What is a coaching culture? Many of us know what coaching is, but few are acquainted with the term “coaching culture”. Here’s a definition from some interviews conducted recently with organisational leaders:
“A coaching culture exists when ”coaching is just seen to be a normal part of work. It’s not something special. You don’t go to be coached. You experience coaching through the course of your everyday interactions with your peers and with your manager at whatever level your peers and manager are.”
And there’s an element of what the organisation needs to do too:
“The business recognises that (coaching) is a part of the DNA of the organisation. And with that, it’s about being able to provide the infrastructure to support it as well…and that infrastructure could consist of having access to the right development tools, having access to resources or people, whom they could call upon for any support that they need.”
So developing a coaching culture is about the people in the organisation – what they do, how they do it, how they behave – and the support that the organisation needs to provide to make it all happen.
This one-day workshop introduces organisational decision-makers to the latest research in how organisations develop a coaching culture and why they would want to do so. The approach that leads to successful cultural change throughout the organisation is outlined. You will discover if this approach is right for your organisation and how to go about setting the scene for coaching to commence, or continue, within a cultural change framework.
Coaching is a skillset that is increasingly being adopted by leaders in organisations as a means to deliver behavioural change, improved performance and the retention of talent. As leaders practice coaching their direct reports and others in the organisation, they become more confident in their ability to bring about a more unified and empowered workforce, thoroughly committed to achieving the organisation’s goals. The development of a coaching culture evolves through several stages over a period of at least 12 months and more often, 3 years. The senior team is engaged and committed. The next level down is coached. Leaders are trained in coaching skills. Coaching practice instigates behavioural change which leads to better communication and relationships, and improved performance. And there’s more… which you will learn about in the workshop.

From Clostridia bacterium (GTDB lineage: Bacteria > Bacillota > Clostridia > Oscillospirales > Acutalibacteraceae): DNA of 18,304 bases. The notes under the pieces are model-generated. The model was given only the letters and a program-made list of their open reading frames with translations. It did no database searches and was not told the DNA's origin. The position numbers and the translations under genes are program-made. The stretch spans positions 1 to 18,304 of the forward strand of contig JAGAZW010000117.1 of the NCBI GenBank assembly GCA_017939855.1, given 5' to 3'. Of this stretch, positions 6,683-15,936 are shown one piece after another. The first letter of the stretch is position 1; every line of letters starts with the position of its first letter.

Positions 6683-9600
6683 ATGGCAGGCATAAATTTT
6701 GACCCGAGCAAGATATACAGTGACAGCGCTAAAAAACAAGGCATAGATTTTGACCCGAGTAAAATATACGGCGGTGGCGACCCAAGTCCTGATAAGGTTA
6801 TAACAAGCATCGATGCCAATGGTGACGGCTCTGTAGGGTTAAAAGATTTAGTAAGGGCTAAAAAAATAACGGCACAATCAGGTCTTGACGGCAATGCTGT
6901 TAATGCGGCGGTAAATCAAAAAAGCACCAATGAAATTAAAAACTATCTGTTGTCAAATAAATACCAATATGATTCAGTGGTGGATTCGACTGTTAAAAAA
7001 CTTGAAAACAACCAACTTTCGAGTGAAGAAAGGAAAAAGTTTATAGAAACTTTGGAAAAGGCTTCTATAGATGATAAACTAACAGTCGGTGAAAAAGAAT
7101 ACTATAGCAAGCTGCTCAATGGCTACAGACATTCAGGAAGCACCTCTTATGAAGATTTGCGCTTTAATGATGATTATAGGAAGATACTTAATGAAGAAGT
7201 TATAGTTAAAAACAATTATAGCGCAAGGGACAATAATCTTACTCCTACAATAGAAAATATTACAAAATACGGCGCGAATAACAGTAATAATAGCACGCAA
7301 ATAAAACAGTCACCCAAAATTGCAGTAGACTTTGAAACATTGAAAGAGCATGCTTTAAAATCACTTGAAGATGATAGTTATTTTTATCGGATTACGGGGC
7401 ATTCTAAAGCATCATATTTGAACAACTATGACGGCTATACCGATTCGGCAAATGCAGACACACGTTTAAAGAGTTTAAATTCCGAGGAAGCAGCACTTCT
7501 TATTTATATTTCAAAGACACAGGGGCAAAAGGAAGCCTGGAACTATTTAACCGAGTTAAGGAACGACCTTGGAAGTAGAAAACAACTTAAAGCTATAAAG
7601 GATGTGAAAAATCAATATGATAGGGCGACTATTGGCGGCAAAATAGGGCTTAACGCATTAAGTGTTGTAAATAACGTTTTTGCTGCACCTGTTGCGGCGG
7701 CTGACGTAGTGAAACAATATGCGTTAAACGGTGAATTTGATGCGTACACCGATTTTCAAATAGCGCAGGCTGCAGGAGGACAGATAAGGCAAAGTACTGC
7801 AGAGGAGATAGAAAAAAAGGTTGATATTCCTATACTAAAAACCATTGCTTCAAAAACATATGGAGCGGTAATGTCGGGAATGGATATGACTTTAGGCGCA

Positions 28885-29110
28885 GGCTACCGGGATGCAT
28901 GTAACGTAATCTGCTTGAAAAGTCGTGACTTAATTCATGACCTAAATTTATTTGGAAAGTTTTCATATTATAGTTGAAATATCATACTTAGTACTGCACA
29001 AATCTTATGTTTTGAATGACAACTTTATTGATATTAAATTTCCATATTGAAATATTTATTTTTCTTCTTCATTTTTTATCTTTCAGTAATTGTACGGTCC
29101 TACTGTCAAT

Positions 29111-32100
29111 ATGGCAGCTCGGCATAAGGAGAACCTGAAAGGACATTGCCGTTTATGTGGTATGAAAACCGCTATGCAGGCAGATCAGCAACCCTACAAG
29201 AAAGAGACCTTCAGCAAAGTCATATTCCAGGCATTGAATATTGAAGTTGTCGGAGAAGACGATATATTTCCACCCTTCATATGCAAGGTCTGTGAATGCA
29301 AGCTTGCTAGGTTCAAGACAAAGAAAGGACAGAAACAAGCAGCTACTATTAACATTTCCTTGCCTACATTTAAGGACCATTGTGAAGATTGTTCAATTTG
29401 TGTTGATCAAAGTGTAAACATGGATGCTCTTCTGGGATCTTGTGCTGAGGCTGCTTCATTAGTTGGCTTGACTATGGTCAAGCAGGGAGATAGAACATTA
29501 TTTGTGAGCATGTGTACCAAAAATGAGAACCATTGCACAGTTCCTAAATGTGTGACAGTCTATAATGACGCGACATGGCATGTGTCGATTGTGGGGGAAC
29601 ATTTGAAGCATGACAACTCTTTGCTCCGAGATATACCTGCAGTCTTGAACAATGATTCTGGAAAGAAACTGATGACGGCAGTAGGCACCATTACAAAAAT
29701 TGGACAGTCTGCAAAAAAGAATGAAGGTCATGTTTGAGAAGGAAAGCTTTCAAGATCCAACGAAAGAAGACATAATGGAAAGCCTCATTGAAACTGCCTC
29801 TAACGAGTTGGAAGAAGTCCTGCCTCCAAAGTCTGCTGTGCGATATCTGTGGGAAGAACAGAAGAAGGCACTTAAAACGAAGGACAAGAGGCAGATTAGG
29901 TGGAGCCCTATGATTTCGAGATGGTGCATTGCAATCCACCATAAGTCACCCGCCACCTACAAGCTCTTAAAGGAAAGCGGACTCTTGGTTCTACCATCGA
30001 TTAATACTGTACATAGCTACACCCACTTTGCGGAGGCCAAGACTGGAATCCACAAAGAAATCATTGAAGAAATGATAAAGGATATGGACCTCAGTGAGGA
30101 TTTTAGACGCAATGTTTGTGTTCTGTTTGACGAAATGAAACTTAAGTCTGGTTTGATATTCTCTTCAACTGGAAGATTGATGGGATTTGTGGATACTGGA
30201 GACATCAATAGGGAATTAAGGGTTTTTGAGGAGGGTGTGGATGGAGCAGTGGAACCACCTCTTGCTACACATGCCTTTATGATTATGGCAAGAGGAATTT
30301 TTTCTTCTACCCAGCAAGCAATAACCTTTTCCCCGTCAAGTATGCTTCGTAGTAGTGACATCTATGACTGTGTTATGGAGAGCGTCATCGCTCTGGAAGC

By the end of this workshop you will have identified if developing a coaching culture is the best way for your organisation to bring about the desired changes and improvements that you are looking for to meet your current and future business needs. You will have determined how far into the process your organisation currently is, and what the organisation must do to continue the journey. In addition, you will have discovered the essential precursors of developing a coaching culture, and the key elements that make for a successful transition to the planned cultural change.